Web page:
There shouldn't be a big problem creating male characters. People are people, whether they are male humans, female humans, children, thousand-year-old vampires, thousand-year-old child vampires, tentacled aliens, intelligent machines, gods, or whatever.
When you look at a group from the outside they might all seem identical, but if you study the biographies of individual members of the group you begin to see major or minor differences and individual traits.
For example, farmers, pet owners, zookeepers, animal trainers, etc. who get to know several animals of a species will come to see what they have in common and also see that each and every one that they know has specific individual personality traits.
You should look up pictures or videos of feeding Gomek, a giant salt water crocodile, at the St. Augustine Alligator Farm. Gomek was so incredibly tame - for a crocodile, that is - that his keepers actually dared to get inside his enclosure and feed him from a distance of only a few feet, creating extremely frightening photos. Don't try that with any other large crocodile!!
Humans and other intelligent beings have highly complex intellectual and emotional lives, and thus have hundreds and thousands of personality aspects that they can have varying degrees of, and thus have much more varied personalities than ordinary animals.
Since military leaders were mentioned in the original question, here are some military leaders.
Field Marshall Wilhelm Keitel (1882-1946) Chief of Armed Forces High Command in WWII, hanged for war crimes, was described by allied interrogators as a typical Prussian Junker, but his family wan't Prussian. Keitel's father was a citizen of the Kingdom of Hanover when it was conquered by Prussia in 1866, and moved to the Duchy of Brunswick, ruled by another branch of the House of Guelf, in protest of the conquest.
Field Marshal Paul Ludwig Ewald von Kleist (1881-1954) was tried for war crimes in the USSR. But one very strange thing I have read is that the changes included seducing Soviet citizens from their allegiance by too humane treatment of them. I don't know if those were actual charges, but if true that would be an unusual characterization of a Nazi general, to say nothing of characterizing Stalin.
In the US Indian Wars General Alfred Sully (1820-1879) commanded in some of the largest battles and his forces killed, wounded, captured, and otherwise defeated hundreds of Sioux warriors, making him one of the most successful Indian fighting generals. Sully also married a French-Sioux half breed and had a daughter Mary Sully who married a Sioux Christian minister and became the ancestor of Vine Deloria Jr. (1933-2005), a Sioux activist and author of Custer Died For Your Sins. Alfred Sully was a son of painter Thomas Sully (1783-1872) and was a talented artist himself - his paintings include depictions of two of his battles.
Ranald Slidell Mackenzie (1840-1889) was one of the best generals in the Civil War and the Indian Wars, but was quite eccentric. He was eventually retired in 1884 for insanity.
General George Crook (1828-1890) was also very eccentric. His forces probably killed, wounded, captured, and otherwise defeated more Indians than those of any other US general of his time, and he personally allegedly shot nine Indian warriors. But he was also noted for his ability to understand and manage Indians and was an advocate for Indian rights.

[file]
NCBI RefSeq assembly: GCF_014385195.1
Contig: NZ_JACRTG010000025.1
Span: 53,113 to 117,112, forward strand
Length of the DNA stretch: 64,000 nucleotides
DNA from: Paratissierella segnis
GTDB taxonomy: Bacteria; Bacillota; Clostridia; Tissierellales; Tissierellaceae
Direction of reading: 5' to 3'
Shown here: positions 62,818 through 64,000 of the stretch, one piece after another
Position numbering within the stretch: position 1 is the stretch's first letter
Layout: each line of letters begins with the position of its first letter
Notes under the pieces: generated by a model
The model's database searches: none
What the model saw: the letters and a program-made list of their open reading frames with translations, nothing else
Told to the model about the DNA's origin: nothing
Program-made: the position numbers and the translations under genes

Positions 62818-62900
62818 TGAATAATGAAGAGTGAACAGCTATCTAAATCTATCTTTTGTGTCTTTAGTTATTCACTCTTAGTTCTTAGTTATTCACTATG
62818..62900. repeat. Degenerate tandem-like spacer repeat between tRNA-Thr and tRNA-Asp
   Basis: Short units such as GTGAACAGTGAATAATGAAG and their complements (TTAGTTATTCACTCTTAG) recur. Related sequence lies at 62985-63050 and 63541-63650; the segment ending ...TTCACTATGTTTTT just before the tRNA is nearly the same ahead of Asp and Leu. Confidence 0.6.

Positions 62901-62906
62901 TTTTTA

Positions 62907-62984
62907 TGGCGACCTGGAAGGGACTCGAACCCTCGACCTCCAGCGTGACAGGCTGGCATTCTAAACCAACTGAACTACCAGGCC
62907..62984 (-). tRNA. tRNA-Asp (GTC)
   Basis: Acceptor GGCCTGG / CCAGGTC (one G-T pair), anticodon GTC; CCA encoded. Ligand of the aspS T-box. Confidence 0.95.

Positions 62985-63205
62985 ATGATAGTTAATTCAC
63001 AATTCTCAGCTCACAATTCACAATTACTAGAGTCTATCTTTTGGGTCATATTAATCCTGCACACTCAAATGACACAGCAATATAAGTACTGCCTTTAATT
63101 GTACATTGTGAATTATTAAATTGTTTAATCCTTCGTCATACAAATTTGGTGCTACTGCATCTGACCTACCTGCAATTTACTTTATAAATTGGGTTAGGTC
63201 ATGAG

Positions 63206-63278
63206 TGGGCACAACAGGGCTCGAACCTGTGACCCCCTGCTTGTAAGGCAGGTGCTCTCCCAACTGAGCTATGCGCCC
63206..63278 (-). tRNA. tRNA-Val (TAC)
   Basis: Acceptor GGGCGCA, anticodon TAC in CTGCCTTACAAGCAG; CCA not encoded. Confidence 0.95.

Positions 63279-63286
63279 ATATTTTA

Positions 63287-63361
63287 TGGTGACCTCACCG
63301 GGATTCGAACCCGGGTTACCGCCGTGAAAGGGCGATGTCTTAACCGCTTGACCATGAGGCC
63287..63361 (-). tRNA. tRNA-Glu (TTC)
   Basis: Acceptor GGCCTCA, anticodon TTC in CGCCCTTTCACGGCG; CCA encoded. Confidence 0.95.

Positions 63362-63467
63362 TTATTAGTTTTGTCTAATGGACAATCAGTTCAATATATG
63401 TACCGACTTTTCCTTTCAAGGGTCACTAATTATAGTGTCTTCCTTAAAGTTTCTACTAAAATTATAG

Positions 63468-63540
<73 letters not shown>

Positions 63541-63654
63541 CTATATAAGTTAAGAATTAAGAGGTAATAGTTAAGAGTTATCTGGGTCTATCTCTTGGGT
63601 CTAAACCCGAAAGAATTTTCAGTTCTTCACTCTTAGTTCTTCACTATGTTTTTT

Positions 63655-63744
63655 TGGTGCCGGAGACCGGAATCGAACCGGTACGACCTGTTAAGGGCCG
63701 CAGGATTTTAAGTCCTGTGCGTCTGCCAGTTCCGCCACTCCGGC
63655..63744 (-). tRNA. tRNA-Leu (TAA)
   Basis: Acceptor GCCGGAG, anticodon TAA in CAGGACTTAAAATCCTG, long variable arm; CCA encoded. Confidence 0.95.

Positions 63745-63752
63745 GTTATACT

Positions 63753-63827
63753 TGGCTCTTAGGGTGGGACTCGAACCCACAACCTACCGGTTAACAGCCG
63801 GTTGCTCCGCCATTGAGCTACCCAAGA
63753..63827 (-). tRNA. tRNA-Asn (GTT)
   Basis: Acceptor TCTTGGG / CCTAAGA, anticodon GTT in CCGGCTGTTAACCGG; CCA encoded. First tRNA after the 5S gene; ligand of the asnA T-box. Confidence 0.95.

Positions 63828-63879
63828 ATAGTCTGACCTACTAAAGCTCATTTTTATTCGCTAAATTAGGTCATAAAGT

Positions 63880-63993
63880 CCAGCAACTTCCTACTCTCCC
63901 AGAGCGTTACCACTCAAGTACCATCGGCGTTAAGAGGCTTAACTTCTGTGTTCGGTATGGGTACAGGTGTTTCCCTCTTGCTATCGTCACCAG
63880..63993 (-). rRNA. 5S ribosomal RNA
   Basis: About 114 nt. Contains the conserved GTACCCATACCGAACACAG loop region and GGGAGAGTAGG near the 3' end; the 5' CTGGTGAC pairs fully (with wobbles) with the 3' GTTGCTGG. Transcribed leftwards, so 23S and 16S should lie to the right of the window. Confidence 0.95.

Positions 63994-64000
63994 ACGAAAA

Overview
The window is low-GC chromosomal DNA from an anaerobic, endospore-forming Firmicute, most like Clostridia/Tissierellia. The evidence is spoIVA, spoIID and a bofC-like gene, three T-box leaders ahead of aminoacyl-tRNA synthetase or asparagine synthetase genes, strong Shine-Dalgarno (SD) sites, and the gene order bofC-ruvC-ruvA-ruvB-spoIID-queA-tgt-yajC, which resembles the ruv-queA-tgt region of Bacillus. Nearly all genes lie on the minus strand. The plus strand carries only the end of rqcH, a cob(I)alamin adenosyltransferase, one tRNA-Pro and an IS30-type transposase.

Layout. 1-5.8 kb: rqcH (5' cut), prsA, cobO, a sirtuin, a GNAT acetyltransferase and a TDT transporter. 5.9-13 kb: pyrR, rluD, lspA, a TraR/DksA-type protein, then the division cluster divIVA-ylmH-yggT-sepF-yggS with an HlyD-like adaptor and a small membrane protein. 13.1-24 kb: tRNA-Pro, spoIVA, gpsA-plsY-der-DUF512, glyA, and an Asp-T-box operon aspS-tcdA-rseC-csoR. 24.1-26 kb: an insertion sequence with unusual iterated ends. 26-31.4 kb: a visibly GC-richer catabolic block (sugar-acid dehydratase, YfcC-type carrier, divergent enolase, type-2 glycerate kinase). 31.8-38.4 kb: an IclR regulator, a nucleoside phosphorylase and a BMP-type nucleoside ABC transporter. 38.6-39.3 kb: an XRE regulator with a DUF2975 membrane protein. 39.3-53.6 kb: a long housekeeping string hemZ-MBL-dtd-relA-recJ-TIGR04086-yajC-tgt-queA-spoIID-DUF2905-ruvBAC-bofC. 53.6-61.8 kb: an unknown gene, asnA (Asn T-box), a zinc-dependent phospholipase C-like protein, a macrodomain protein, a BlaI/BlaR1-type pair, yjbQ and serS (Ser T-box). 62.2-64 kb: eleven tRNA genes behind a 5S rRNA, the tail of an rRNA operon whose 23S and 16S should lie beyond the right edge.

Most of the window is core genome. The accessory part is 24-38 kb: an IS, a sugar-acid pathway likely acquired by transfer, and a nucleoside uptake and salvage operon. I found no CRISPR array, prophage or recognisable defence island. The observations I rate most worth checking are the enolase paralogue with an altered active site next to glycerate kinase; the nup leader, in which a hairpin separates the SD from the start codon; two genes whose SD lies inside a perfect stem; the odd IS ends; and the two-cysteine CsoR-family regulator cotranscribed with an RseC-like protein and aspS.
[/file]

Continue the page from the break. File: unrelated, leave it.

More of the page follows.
And here is a sort of gender related observation.
You may or may not know that the ideology of the Holy Roman Empire was that the Emperors back to Charlemagne (crowned in AD 800) were the rightful successors of Constantine VI who was deposed by his mother Irene in 797, and of the eastern Roman or "Byzantine" emperors back to Arcadius (r. 395-408), and of the Roman emperors back to the first, Augustus (r. 27 BC- AD 14).
Francis II & I abdicated as Emperor of the Romans in 1806, and his present heir according to the dynastic rules of the House of Habsburg-Lorraine is Karl von Habsburg (b. 1961) whose only son and heir is Ferdinand Zvonomir von Habsburg (born 21 June 1997), who has a career as a racer. Ferdinand Zvonomir von Habsburg can claim to be the heir to the Holy Roman, "Byzantine", and Roman Emperors.
And the Roman Emperors include Varius Avitus Bassianus (c.204-222), who usurped the throne in a bloody civil war in 218 and used the throne name of Marcus Aurelius Antoninus Augustus, but is better known as Elagabalus. According to Roman historians Elagabalus was extremely effeminate, the sissiest sissy ever. Despite the fact that his hobbies included chariot driving, more or less the third century equivalent of Ferdinand Zvonomir von Habsburg's auto racing.
So the thought has occurred to me that if someone writes a story where Elagabalus is actually a girl in disguise - thus explaining their effeminate behavior - the chariot driving scenes would make them seem like a partial tomboy.
In any case the stories about Elagabalus mix rather macho behavior like chariot driving with feminine behavior, thus indicating that Elagabalus might have had a complex and mixed personality.
And the point of the story about Elagabalus may be that people do what they want or feel overpowering urges to do, and in many cases apparently without worrying about how their actions fit in with gender norms or stereotypes.
And it seems to me that the more often a character appears in a story, the more different situations they will appear in, and the more opportunities there will be to reveal individual personality traits.